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International Journal of Christianity and English Language Teaching

Abstract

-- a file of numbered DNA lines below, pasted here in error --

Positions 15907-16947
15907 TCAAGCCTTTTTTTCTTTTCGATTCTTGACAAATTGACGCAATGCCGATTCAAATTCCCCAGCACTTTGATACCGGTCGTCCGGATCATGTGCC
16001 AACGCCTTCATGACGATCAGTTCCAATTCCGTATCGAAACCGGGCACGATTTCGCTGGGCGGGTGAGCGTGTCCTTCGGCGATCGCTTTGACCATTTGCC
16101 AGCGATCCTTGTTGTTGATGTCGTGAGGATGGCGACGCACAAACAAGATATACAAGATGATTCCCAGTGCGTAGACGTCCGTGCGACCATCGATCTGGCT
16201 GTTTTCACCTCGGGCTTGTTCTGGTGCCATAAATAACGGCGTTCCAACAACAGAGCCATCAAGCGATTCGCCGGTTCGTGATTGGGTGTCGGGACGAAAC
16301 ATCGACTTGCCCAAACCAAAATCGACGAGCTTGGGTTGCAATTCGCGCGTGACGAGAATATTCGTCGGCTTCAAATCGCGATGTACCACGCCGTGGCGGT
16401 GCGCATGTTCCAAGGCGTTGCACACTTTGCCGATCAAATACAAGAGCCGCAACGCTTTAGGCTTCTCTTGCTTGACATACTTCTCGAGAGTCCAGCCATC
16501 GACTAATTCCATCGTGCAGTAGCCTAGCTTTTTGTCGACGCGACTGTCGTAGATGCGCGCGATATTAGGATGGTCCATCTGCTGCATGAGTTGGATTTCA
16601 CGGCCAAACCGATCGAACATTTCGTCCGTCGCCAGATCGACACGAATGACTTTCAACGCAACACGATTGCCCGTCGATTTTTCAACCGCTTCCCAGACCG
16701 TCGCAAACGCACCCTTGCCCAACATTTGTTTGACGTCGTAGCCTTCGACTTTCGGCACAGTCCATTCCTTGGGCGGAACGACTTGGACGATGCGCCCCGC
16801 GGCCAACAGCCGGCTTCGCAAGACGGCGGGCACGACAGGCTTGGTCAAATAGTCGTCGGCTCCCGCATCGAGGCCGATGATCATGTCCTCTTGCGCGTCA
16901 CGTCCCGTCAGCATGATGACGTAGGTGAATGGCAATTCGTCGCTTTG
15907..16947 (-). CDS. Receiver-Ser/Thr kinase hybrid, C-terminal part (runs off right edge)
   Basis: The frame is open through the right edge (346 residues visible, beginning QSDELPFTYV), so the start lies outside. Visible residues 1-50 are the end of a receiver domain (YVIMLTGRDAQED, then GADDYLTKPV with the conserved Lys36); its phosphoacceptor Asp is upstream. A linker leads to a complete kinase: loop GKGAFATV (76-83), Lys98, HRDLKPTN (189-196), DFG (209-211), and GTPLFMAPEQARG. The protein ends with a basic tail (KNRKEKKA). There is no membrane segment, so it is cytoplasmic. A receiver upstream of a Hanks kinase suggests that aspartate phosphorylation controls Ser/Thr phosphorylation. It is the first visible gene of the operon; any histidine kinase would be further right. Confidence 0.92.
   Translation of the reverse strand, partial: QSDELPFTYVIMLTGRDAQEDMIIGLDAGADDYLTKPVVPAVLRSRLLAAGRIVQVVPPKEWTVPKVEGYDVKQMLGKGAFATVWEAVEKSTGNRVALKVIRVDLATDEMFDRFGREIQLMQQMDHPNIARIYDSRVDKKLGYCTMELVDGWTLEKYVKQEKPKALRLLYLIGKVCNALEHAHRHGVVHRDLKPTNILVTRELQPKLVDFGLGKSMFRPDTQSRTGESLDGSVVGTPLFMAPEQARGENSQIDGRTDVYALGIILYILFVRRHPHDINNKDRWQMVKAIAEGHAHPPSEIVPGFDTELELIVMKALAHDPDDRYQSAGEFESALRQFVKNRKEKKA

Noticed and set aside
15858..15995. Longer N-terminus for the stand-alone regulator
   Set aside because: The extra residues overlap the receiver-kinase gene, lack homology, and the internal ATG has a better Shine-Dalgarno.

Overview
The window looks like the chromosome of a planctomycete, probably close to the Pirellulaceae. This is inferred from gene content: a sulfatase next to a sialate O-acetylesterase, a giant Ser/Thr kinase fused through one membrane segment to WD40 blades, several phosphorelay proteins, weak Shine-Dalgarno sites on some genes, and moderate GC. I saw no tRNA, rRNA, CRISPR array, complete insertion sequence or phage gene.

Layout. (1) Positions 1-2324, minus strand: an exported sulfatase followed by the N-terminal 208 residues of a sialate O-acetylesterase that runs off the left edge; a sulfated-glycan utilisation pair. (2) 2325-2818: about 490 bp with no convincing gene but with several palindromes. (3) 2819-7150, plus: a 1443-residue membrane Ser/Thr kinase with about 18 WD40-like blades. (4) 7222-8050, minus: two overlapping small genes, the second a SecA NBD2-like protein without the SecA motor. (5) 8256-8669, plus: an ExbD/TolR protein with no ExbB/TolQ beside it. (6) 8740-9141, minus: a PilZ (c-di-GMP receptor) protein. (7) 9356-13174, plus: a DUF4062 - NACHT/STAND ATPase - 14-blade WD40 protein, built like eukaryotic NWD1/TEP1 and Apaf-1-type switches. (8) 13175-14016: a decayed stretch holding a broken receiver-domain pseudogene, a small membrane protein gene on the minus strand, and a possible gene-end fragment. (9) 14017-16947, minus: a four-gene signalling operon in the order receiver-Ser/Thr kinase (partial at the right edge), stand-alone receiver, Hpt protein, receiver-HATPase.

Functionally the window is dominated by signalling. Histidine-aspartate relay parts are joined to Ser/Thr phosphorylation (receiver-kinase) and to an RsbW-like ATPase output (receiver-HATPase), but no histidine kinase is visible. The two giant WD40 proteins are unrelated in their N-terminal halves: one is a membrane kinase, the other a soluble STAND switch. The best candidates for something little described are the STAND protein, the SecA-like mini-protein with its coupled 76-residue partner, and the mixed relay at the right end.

The extent to which teachers’ spiritual identities should inform their pedagogy has been a topic of much discussion among TESOL professionals. Under particular scrutiny have been Christian English teachers (CET), whose faith can be disconcerting to a multicultural field that strongly values diversity. Meanwhile, another conversation continues regarding ways in which language teaching can be used as a means of promoting social justice and global citizenship. This article attempts to add to these conversations by proposing that reconciliation should be addressed in the classroom and by suggesting that it is a topic of interest to both CET and others who are not adherents of the Christian faith. It also discusses possibilities for how teachers could broach this subject in the classroom. Finally, it challenges CET and their critics to consider ways in which a recognition of such areas of shared interest may stimulate greater collaboration between educators who hold to seemingly disparate philosophical positions.

 

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